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Pension reform in Brazil
On 27 August 2019, Tasso Jereissati of the Brazilian Social Democracy Party (Partido da Social Democracia Brasileira: PSDB), who sponsored the pension reform in the Senate, presented the Upper House's own version of the bill. The Senate's bill retains the key features of the version passed by the Lower House on 7 August, namely setting the retirement age at 65 and increasing pension contributions.
A few modifications were made. On the expenditure side, the Senate proposed keeping current benefits for survivors' pensions and maintaining the payments of at least one minimum wage for low-income beneficiaries. On the revenue side, non-profit organisations and agricultural exporters would no longer be exempt from social security payments. According to Jereissati, the net savings to be generated by the reform would be about USD253 billion over the next 10 years, slightly higher than the USD239 billon estimated by the Lower House's version. Jereissati also indicated that the Senate would introduce a parallel bill to reform the pension system in states and municipalities, which are not included in the original bill. If approved, it would generate an additional USD89 billion of savings.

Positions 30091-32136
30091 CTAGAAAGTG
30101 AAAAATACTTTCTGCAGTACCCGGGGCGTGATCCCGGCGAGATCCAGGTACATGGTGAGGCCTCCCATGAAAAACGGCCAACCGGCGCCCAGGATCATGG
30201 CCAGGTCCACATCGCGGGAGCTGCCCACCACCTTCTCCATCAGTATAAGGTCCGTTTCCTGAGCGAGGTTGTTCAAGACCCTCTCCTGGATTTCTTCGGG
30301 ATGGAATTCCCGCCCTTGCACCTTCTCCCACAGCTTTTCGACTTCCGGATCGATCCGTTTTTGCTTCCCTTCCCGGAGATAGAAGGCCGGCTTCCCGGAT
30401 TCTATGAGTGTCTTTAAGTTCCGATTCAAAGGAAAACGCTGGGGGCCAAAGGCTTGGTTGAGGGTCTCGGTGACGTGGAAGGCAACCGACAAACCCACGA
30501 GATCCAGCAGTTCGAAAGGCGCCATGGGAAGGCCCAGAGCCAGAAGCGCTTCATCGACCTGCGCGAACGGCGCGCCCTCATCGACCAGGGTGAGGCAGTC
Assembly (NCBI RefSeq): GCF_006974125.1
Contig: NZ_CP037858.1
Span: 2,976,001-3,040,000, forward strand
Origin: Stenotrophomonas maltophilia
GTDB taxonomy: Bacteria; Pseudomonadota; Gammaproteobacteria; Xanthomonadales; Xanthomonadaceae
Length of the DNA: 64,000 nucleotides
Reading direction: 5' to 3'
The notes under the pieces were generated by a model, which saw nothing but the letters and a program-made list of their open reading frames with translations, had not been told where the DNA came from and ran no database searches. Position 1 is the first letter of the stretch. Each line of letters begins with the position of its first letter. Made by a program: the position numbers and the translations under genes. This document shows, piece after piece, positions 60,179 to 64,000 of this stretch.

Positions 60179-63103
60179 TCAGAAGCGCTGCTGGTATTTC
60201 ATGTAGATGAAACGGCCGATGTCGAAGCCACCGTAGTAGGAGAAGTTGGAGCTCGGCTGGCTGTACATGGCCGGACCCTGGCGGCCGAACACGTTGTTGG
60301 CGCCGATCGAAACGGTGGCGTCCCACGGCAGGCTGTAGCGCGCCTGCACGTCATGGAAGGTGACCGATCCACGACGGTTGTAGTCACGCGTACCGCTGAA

The bill is likely to be approved in late September or early October 2019, since obtaining the minimum required 49 votes out of 81 in the Senate (a two-thirds majority) is within the government's reach. This is because there is strong cross-party support for the bill and the opposition has a weaker presence in the Senate than in the Lower House, where the bill was already approved. Also, opposition lawmakers are not operating as a single group, which suggests that some would eventually support the government on this bill.
Implementation of the pension reform would help to tackle Brazil's unsustainable fiscal deficit (IHS Markit forecasts a fiscal deficit of 7.6% of GDP in 2019, with the pension systems deficit amounting to 3% of GDP in 2018), contain growing domestic public debt, and improve the operational environment. Indicators of the bill being delayed or derailed would be a falling out between President Jair Bolsonaro and the centre-right parties that have otherwise supported his austerity agenda. Similarly, an escalation of social and labour protests, which up to now have been modest, gathering millions or involving violence, would be likely to also delay discussions or implementation of the reform.
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